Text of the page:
The result of that meeting was the culmination of months of preparation between Cypriot diplomats, on the one hand and members of the UN Secretarial and Mr. Annan’s team, on the other. The Permanent Mission of Cyprus to the UN held ordinary meeting with the UN Secretarial in order to prepare the ground for a new UN initiative for Cyprus. In May 2005, the Government of Cyprus sent a special envoy to New York, Mr. Tasos Tzionis, in order to consult with the Deputy UN Secretary-General, Sir Kieran Prendergast. During that meeting, “the Greek Cypriot delegation explained in detail its views on both procedure [for fresh Cyprus talks] and substance [of the rejecter UN plan]”. The Greek Cypriot side maintains that a new round of negotiations should be carefully prepared and claims that bi-communal discussions should take place without any strict timetables. The objective of a new round of full-scale negotiations should be a mutually acceptable settlement of the Cyprus problem. In the Greek Cypriot view, the Secretary-General should not be asked (once again) to arbitrate between the two sides, namely to finalize a plan in case the two sides fail to reach an agreement.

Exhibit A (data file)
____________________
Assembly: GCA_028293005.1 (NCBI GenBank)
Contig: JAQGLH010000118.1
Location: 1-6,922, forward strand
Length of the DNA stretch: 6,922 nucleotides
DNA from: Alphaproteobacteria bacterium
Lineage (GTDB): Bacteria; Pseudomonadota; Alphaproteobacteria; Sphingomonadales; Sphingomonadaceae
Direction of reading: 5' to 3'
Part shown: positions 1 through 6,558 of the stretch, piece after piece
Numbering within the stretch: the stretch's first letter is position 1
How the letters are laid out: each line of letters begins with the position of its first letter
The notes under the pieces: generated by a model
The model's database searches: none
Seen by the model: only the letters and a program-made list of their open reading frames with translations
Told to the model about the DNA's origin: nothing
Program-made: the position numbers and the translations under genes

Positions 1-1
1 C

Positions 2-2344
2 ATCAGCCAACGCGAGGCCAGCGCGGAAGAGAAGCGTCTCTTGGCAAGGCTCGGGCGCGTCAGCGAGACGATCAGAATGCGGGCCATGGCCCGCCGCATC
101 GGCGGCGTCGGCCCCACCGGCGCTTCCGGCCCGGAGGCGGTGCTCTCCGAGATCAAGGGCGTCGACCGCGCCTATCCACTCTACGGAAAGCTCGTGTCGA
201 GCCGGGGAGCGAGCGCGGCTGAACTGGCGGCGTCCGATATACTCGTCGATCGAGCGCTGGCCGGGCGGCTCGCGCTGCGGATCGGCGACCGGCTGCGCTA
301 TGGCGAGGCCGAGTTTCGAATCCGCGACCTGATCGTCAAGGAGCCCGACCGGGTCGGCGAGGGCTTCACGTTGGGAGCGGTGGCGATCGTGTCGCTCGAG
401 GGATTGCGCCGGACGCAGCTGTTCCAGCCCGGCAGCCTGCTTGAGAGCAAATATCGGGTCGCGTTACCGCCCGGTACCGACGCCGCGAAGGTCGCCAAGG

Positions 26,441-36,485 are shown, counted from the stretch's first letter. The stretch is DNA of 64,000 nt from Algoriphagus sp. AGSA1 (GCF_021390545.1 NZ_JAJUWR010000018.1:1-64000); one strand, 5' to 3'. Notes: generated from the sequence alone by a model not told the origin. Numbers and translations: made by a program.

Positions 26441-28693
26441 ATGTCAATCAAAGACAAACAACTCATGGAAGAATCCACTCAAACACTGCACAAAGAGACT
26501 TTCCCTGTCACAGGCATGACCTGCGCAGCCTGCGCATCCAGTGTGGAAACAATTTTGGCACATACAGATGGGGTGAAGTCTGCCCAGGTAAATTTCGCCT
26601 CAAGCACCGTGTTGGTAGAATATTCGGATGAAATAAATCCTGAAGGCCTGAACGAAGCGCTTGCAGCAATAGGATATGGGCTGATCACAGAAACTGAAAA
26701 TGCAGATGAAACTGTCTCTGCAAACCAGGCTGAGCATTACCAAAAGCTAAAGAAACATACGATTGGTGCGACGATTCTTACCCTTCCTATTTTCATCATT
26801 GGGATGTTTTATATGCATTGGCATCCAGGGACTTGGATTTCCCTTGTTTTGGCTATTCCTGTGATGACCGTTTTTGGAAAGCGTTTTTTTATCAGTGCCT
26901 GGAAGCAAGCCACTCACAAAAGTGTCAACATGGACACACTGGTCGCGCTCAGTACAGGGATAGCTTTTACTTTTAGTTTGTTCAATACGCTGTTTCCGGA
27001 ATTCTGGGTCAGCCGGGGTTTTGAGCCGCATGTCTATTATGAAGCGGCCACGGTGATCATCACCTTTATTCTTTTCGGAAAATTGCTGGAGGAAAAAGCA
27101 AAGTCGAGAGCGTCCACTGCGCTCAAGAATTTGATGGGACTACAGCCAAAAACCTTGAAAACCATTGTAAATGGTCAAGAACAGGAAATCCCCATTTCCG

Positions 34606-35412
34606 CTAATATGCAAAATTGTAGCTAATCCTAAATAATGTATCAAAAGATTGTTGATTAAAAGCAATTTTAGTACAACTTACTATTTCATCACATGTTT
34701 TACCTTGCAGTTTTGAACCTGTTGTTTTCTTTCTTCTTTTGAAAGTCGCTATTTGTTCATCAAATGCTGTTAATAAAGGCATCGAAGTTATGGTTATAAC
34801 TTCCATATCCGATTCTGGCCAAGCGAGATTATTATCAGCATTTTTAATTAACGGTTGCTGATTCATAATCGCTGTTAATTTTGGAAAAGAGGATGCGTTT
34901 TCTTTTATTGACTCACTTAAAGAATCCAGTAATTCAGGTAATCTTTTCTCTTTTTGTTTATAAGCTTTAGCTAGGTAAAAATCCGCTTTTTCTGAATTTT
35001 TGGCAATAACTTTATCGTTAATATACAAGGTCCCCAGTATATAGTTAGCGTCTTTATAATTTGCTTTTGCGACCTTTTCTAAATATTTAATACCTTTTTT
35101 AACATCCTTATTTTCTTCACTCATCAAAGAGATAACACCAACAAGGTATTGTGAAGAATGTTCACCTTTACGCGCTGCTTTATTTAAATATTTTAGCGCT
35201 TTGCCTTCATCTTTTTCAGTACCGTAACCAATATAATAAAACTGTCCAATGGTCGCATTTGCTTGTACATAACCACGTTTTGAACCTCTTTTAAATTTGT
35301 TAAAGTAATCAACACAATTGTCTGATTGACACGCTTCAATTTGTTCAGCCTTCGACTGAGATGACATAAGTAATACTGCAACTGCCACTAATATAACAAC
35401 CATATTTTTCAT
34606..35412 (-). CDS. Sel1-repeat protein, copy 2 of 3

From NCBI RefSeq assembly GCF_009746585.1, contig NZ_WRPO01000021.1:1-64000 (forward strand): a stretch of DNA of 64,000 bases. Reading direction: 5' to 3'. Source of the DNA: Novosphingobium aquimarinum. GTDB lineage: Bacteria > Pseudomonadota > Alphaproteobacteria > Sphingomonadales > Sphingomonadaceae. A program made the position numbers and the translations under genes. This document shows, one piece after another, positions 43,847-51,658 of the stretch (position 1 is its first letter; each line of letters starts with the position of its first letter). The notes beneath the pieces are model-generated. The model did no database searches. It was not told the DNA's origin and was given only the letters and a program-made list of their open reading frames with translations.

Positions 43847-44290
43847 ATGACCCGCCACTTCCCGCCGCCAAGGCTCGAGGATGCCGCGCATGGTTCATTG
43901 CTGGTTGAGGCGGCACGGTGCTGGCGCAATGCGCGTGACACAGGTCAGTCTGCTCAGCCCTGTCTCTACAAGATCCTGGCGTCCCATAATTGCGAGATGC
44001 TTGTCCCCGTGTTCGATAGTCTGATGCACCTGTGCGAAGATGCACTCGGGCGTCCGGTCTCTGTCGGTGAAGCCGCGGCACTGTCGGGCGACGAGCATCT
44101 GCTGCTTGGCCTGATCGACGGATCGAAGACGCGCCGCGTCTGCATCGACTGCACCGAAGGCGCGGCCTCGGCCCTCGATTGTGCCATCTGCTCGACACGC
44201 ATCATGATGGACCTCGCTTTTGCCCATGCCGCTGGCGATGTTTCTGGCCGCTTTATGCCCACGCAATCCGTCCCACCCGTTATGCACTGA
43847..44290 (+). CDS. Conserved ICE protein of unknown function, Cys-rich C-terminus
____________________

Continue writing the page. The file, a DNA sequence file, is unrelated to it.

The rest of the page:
On 20 May 2005, on the same day that Mr. Tzionis concluded his meeting with Mr. Prendergast, the UN Secretary-General asked the latter “to visit the region and listed the views of all parties on the future of the Secretary-General’s mission of good offices on Cyprus”. Mr. Prendergast had consultations with the Greek and Turkish Cypriot leadership, as well as with the Governments of Greece and Turkey. After he returned to the New York on 7 June 2005, he reported to the Secretary General. Sir Kieran Prendergast’s briefing of the Security Council was a milestone for the future attitude of the UN Secretarial towards the Cyprus question. Mr. Prendergast held that the parties accepted the UN plan as basis for negotiations. He noticed, however, that the gap on the Plan’s substance appears wide and confidence between the parties is not high. He noted that the fact that more than three quarters of Greek Cypriot voters had rejected the finalized UN plan is important and could not be ignored. While the UN, he claimed, could not countenance a solution “other than the kind envisaged in Council resolutions, the concerns of highest priority that had led Greek Cypriots to vote in that way would most certainly have to be addressed in any future process based on the United Nations plan”. In his view, the Greek Cypriot electorate “must have confidence that their concerns would be borne in mind in a renewed process”. In that context, Mr. Prendergast held that “a prioritized and exhaustive list of concrete proposals for negotiation would be an important advance, because it was very hard to address a long list of concerns in an ordered way if they were expressed without modulation or indication of their relative importance”. At the same time, Mr. Prendergast stressed that “it would not help the search for a solution if Greek Cypriot concerns were met in a way that lost majority support for the United Nations plan on the Turkish Cypriot side”. He concluded that before any new round of full-scale negotiations the gap between the stated positions of the parties on substance of the UN plan and the lack of confidence between them should be addressed. He contended that “the premature launch of an intensive new process would be inadvisable”. With regard to the appointment of a new Special Adviser for Cyprus, Mr. Prendergast said that the Secretary General will consider that possibility after the “evaluation of events and attitudes on the island”.